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ROYAL SCOTSMAN & REMOTE BRITISH ISLES

  • Overview
  • Accommodation
  • Itinerary
  • Fares

A journey overview

  • Edinburgh
  • Scottish Highlands
  • Keith
  • Ballindalloch
  • Dundee
  • London
  • Isles of Scilly
  • St Kilda
  • Vestmannaeyjar Islands
  • Thorlakshofn
  • Reykjavík

20 Days Expedition Voyage
  • Departing:
  • 27 May 2024 Sold Out

Explore the beauty of Scotland’s Highlands aboard the iconic Royal Scotsman train on an exclusive charter, before joining the small expedition ship Silver Wind for a remarkable cruise around the remote British Isles. Rich history, stunning landscapes and extraordinary wildlife encounters are the essence of this journey, reserved for 36 guests.

Map

Tour Manager - Denise Van Sever

Tour Doctor - Dr Victoria Hayes

As Your Tour Manager, Denise Van Sever Welcomes You On This Journey

Your Accompanying Tour Doctor For This Journey is Dr Victoria Hayes


In Scotland’s beautiful capital, Edinburgh, we check into our historic and luxurious hotel, The Waldorf Astoria Edinburgh – The Caledonian, a city landmark since 1903. Our afternoon is at leisure, so we can enjoy the hotel’s facilities or choose to explore the charms of Edinburgh’s Old Town. This evening, a regal treat awaits as we enjoy our Welcome Dinner in the palatial Queen Anne Room within iconic Edinburgh Castle.  A private tour of the Scottish Crown Jewels is also on the menu.

After our hotel breakfast, we take a walking tour through the medieval Old Town and enjoy lunch at a local restaurant. In the afternoon, we join our home for the next four days, the fabled Royal Scotsman, a Belmond train, which is exclusively chartered by our Captain’s Choice group. The Edwardian elegance of the train’s historic carriages provides the atmosphere of a grand country house. We leave Waverley Station and cross the iconic Forth Railway Bridge. Regarded as one of the great engineering achievements of the Victorian age, it was one of the first cantilever bridges ever built. We are treated to afternoon tea as we roll through the former Kingdom of Fife, arriving in the market town of Keith. We relax over an informal dinner, then retire to the Observation Car for a nightcap and some local entertainment.

We travel west along the Moray Firth towards Inverness, capital of the Highlands. Lunch is served on the way to our overnight destination, Kyle of Lochalsh, along one of Britain’s most scenic rail routes. We pass Loch Luichart and the Torridon Mountains, and climb to Luib summit and Achnashellach Forest before descending to Strathcarron. The train then follows the edge of Loch Carron through Attadale, Stromeferry and Duncraig. We alight in the picturesque fishing village of Plockton, and take a boat trip to see the colony of wild seals and enjoy magnificent views across the bay to the Applecross Mountains. We pause along the way in the Plockton Hotel to enjoy a traditional Highland welcome and a wee dram or two. We meet the train in Kyle of Lochalsh, gateway to the Isle of Skye. After an informal dinner, there is entertainment in the Observation Car.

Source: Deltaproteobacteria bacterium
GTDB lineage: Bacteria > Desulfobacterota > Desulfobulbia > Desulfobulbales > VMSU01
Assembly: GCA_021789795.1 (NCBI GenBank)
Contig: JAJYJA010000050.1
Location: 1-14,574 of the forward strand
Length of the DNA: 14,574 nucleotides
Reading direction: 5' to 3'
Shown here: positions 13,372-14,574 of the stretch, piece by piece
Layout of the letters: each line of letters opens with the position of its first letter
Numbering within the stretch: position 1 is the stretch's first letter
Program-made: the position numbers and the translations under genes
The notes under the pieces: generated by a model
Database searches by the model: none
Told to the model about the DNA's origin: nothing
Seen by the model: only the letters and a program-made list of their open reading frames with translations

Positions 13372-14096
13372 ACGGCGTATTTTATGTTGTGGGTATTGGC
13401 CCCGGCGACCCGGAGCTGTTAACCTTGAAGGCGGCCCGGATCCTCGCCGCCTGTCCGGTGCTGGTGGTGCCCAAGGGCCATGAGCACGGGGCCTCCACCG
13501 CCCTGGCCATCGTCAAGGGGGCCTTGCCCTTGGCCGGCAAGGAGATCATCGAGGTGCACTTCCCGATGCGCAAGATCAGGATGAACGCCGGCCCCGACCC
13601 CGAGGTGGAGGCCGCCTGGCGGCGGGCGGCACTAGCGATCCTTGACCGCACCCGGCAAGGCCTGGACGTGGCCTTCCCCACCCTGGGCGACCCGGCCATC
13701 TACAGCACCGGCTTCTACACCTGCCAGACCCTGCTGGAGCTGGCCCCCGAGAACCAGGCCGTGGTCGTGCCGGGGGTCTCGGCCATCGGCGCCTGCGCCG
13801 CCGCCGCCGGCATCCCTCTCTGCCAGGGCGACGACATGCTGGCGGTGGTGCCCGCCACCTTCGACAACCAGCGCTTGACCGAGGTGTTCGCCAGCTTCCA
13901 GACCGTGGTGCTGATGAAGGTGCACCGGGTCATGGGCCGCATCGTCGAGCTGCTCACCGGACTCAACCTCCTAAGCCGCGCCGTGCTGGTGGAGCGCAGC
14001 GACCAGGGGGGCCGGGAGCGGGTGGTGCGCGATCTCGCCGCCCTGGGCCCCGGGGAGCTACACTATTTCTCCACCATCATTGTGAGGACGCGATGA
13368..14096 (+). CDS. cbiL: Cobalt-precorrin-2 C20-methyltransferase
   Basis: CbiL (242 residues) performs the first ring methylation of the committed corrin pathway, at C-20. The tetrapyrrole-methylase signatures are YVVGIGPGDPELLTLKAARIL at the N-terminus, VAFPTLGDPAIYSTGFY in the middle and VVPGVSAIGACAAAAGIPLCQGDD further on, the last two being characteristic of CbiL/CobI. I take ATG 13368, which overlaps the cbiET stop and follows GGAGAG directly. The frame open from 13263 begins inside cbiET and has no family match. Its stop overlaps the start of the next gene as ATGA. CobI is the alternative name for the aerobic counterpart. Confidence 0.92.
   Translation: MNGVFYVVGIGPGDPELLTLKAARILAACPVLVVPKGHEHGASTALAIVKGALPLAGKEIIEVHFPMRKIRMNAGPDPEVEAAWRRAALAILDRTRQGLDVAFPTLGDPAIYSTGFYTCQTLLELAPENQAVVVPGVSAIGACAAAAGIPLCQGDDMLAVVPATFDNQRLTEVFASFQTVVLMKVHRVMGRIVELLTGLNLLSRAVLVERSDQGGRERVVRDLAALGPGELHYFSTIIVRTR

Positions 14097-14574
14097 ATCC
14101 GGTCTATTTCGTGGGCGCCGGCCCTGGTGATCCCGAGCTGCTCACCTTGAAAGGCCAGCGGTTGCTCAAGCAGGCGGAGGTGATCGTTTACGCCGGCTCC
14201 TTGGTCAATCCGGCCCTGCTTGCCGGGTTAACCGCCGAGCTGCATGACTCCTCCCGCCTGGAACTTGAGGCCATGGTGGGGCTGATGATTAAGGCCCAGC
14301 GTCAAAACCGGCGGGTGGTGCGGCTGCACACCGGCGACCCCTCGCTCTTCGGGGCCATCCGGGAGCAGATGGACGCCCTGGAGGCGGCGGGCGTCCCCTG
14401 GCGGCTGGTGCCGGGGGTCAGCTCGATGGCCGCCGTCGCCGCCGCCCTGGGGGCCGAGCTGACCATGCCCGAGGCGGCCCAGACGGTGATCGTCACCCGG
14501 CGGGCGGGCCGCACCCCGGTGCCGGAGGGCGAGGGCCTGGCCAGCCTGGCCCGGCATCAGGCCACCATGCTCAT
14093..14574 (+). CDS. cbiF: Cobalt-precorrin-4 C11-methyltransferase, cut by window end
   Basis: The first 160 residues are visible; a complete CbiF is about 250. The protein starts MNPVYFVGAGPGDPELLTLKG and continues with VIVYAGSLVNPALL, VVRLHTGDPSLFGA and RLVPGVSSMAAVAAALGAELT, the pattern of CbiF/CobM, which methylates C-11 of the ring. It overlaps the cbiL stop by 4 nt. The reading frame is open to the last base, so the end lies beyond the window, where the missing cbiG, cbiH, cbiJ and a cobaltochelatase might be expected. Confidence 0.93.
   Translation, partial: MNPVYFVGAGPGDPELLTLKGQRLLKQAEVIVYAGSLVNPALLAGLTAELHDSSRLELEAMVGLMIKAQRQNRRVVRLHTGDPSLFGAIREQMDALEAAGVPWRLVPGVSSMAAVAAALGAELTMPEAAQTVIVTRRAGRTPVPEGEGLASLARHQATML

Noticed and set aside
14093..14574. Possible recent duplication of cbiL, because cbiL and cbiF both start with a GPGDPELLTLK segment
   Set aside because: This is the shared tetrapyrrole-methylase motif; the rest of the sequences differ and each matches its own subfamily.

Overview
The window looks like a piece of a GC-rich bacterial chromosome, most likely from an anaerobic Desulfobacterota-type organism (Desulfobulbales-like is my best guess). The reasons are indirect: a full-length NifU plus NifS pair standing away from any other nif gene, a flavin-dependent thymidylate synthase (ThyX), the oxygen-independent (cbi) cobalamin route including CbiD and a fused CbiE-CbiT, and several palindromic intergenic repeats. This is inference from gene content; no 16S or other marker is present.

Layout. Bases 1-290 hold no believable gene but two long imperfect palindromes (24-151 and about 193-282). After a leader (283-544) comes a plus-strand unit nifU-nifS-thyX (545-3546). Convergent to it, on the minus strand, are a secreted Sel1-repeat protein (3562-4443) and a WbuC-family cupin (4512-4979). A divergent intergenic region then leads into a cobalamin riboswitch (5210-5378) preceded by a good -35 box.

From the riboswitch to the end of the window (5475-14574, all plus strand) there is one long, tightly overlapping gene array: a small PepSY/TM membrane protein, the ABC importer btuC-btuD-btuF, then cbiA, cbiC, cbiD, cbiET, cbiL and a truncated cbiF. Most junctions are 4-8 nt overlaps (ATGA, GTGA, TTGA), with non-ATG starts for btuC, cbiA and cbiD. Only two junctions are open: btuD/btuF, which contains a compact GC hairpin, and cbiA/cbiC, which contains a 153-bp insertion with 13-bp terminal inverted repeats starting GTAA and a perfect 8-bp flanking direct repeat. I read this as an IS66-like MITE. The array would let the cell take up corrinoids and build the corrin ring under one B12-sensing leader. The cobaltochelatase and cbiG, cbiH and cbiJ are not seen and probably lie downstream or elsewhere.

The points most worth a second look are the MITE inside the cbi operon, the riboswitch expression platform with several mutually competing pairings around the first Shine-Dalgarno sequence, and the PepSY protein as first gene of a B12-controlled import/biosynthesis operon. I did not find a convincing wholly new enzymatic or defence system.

Breakfast is served as we leave Kyle and retrace our route as far as Dingwall, with enchanting views of Plockton. Disembark in Garve to visit Glen Ord Distillery, one of Scotland’s oldest distilleries, founded in 1838. Glen Ord continues to malt its own barley and practice centuries-old long fermentation and slow distillation methods. Enjoy a tour of the distillery and a private tasting and nosing session. After lunch on board, we visit the baronial castle known as the ‘Pearl of the North’, Ballindalloch Castle. Surrounded by hills, and with the Spey and Avon rivers running through its grounds, Ballindalloch is the family home of the Macpherson-Grants, and houses a fine collection of 17th-century Spanish paintings, a sumptuous dining room, vaulted hallway and impressive library. We re-join the train in Boat of Garten in the early evening and, as it makes its way to Dundee, prepare for a formal dinner to mark our last night on board. After our celebratory feast, we may feel inspired by our musicians to partake of some lively Scottish country dancing on the station platform.

After breakfast we arrive in Edinburgh and say farewell to the Belmond Royal Scotsman before boarding an express train to London Kings Cross Station. In London, we transfer to the ultra-luxurious Silver Wind, berthed majestically at instantly recognisable Tower Bridge. We settle into our suites, have dinner aboard, and then spend the night in this unforgettable setting.